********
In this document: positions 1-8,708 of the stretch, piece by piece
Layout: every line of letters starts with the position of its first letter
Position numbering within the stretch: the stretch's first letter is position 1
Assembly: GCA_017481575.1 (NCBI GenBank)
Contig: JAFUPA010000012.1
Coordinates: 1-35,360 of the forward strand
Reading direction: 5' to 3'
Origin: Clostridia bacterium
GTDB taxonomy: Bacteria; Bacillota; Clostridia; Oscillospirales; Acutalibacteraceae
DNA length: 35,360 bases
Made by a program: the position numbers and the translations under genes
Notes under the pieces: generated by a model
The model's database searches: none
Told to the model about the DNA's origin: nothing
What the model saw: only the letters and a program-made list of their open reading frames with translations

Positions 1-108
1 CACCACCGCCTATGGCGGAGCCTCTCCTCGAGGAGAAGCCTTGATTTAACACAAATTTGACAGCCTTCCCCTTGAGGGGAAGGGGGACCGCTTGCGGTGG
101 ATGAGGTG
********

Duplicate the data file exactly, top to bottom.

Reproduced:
In this document: positions 1-8,708 of the stretch, piece by piece
Layout: every line of letters starts with the position of its first letter
Position numbering within the stretch: the stretch's first letter is position 1
Assembly: GCA_017481575.1 (NCBI GenBank)
Contig: JAFUPA010000012.1
Coordinates: 1-35,360 of the forward strand
Reading direction: 5' to 3'
Origin: Clostridia bacterium
GTDB taxonomy: Bacteria; Bacillota; Clostridia; Oscillospirales; Acutalibacteraceae
DNA length: 35,360 bases
Made by a program: the position numbers and the translations under genes
Notes under the pieces: generated by a model
The model's database searches: none
Told to the model about the DNA's origin: nothing
What the model saw: only the letters and a program-made list of their open reading frames with translations

Positions 1-108
1 CACCACCGCCTATGGCGGAGCCTCTCCTCGAGGAGAAGCCTTGATTTAACACAAATTTGACAGCCTTCCCCTTGAGGGGAAGGGGGACCGCTTGCGGTGG
101 ATGAGGTG